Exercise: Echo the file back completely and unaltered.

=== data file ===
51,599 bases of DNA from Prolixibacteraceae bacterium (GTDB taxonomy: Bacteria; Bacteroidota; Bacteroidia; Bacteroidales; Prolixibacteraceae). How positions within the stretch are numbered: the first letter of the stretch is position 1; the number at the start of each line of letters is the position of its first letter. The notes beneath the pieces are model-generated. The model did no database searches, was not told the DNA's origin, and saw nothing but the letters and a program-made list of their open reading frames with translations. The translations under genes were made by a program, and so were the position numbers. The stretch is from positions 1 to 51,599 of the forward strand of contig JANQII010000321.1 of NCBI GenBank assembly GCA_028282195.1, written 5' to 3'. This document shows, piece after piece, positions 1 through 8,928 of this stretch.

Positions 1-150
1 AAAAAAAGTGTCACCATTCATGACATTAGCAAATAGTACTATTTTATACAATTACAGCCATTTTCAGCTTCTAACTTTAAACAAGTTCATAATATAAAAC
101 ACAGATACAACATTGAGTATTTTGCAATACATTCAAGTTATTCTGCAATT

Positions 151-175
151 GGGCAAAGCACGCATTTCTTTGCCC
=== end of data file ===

51,599 bases of DNA from Prolixibacteraceae bacterium (GTDB taxonomy: Bacteria; Bacteroidota; Bacteroidia; Bacteroidales; Prolixibacteraceae). How positions within the stretch are numbered: the first letter of the stretch is position 1; the number at the start of each line of letters is the position of its first letter. The notes beneath the pieces are model-generated. The model did no database searches, was not told the DNA's origin, and saw nothing but the letters and a program-made list of their open reading frames with translations. The translations under genes were made by a program, and so were the position numbers. The stretch is from positions 1 to 51,599 of the forward strand of contig JANQII010000321.1 of NCBI GenBank assembly GCA_028282195.1, written 5' to 3'. This document shows, piece after piece, positions 1 through 8,928 of this stretch.

Positions 1-150
1 AAAAAAAGTGTCACCATTCATGACATTAGCAAATAGTACTATTTTATACAATTACAGCCATTTTCAGCTTCTAACTTTAAACAAGTTCATAATATAAAAC
101 ACAGATACAACATTGAGTATTTTGCAATACATTCAAGTTATTCTGCAATT

Positions 151-175
151 GGGCAAAGCACGCATTTCTTTGCCC